6.3.1 Constructing Belief Networks

To represent a domain in a belief network, the designer of a network must consider the following questions:

  • What are the relevant variables? In particular, the designer must consider
    • what the agent may observe in the domain. Each feature that can be observed should be a variable, because the agent must be able to condition on all of its observations.
    • what information the agent is interested in knowing the probability of, given the observations. Each of these features should be made into a variable that can be queried.
    • other hidden variables or latent variables that will not be observed or queried but that make the model simpler. These variables either account for dependencies or reduce the size of the specification of the conditional probabilities.
  • What values should these variables take? This involves considering the level of detail at which the agent should reason to answer the sorts of queries that will be encountered.

    For each variable, the designer should specify what it means to take each value in its domain. What must be true in the world for a variable to have a particular value should satisfy the clarity principle. It is a good idea to explicitly document the meaning of all variables and their possible values. The only time the designer may not want to do this is when a hidden variable exists whose values the agent will want to learn from data (see Section 11.2.2).

  • What is the relationship between the variables? This should be expressed in terms of local influence and be modeled using the parent relation.
  • How does the distribution of a variable depend on the variables that locally influence it (its parents)? This is expressed in terms of the conditional probability distributions.
Example 6.14: Suppose you want the diagnostic assistant to be able to reason about the possible causes of a patient's wheezing and coughing, as in Example 5.30.
  • The agent can observe coughing, wheezing, and fever and can ask whether the patient smokes. There are thus variables for these.
  • The agent may want to know about other symptoms of the patient and the prognosis of various possible treatments; if so, these should also be variables. (Although they are not used in this example).
  • There are variables that are useful to predict the outcomes of patients. The medical community has named many of these and characterized their symptoms. Here we will use the variables Bronchitis and Influenza.
  • Now consider what the variables directly depend on. Whether patients wheeze depends on whether they have bronchitis. Whether they cough depends on on whether they have bronchitis. Whether patients have bronchitis depends on whether they have influenza and whether they smoke. Whether they have fever depends on whether they have influenza. Figure 6.3 depicts these dependencies.
    Figure 6.3: Belief network for Example 6.14

  • Choosing the values for the variables involves considering the level of detail at which to reason. You could encode the severity of each of the diseases and symptoms as values for the variables. You could, for example, use the values severe, moderate, mild, or absent for the Wheezing variable. You could even model the disease at a lower level of abstraction, for example, by representing all subtypes of the diseases. For ease of exposition, we will model the domain at a very abstract level, only considering the presence or absence of symptoms and diseases. Each of the variables will be Boolean, with domain {true,false}, representing the presence or absence of the associated disease or symptom.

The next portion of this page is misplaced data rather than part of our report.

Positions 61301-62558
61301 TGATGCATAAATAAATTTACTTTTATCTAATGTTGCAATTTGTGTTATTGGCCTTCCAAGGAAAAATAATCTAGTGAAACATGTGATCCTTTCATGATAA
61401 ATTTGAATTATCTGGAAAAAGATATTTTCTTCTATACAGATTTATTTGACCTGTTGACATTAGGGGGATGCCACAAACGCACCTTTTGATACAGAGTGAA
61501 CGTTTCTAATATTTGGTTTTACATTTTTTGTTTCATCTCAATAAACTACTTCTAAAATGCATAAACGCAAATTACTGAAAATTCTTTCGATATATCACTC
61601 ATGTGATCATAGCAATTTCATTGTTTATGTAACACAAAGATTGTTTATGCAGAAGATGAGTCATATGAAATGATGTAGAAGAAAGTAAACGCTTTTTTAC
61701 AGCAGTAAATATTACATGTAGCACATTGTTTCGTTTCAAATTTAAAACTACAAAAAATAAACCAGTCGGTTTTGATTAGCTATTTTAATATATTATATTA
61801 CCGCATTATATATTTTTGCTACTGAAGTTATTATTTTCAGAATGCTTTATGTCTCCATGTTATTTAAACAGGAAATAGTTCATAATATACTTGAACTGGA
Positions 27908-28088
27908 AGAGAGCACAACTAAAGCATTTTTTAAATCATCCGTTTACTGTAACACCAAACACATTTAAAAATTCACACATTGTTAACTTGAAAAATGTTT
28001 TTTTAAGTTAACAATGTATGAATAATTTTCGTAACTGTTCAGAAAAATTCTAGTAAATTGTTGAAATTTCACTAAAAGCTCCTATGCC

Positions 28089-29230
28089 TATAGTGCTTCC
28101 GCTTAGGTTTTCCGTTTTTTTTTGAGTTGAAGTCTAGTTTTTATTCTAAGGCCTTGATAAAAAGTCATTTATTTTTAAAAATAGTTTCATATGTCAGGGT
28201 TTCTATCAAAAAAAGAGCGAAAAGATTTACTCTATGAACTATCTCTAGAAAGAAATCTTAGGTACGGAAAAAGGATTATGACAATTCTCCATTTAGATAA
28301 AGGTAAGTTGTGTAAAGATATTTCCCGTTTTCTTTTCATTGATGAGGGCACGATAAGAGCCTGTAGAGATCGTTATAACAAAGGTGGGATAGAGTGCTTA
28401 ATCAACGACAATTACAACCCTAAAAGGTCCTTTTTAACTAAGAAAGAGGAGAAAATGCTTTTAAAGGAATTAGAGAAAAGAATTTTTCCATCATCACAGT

• You assess how each variable depends on its parents, which is done by specifying the conditional probabilities of each variable given its parents:
    P(influenza)= 0.05
    P(smokes)= 0.2
    P(soreThroat|influenza)= 0.3
    P(soreThroat|¬influenza)= 0.001
    P(fever|influenza)= 0.9
    P(fever|¬influenza)= 0.05
    P(bronchitis|influenza∧smokes)= 0.99
    P(bronchitis|influenza∧¬smokes)= 0.9
    P(bronchitis|¬influenza∧smokes)= 0.7
    P(bronchitis|¬influenza∧¬smokes)= 0.0001
    P(coughing|bronchitis)= 0.8
    P(coughing|¬bronchitis)= 0.07
    P(wheezing|bronchitis)= 0.6
    P(wheezing|¬bronchitis)= 0.001

The process of diagnosis is carried out by conditioning on the observed symptoms and deriving posterior probabilities of the faults or diseases.

This example also illustrates another example of explaining away and the preference for simpler diagnoses over complex ones.

Before any observations, we can compute (see the next section), to a few significant digits, P(smokes)=0.2, P(influenza)= 0.05, and P(bronchitis)=0.18. Once wheezing is observed, all three become more likely: P(smokes|wheezing)=0.79, P(influenza|wheezing)= 0.25, and P(bronchitis|wheezing)=0.992.

Suppose wheezing∧fever is observed: P(smokes|wheezing∧fever)=0.32, P(influenza|wheezing∧fever)=0.86, and P(bronchitis|wheezing∧fever)=0.998. Notice how, as in Example 5.30, when fever is observed, influenza is indicated, and so smokes is explained away.

Example 6.15: Consider the belief network depicted in Figure 6.2. Note the independence assumption embedded in this model: The DAG specifies that the lights, switches, and circuit breakers break independently. To model dependencies among how the switches break, you can add more arcs and perhaps more nodes. For example, if lights do not break independently because they come from the same batch, you can add an extra node that conveys the dependency. You would add a node that represents whether the lights come from a good or bad batch, which is made a parent of L1_st and L2_st. The lights can now break dependently. When you have evidence that one light is broken, the probability that the batch is bad may increase and thus make it more likely that the other light is bad. If you are not sure whether the lights are indeed from the same batch, you can add a node representing this, too. The important point is that the belief network provides a specification of independence that lets us model dependencies in a natural and direct manner.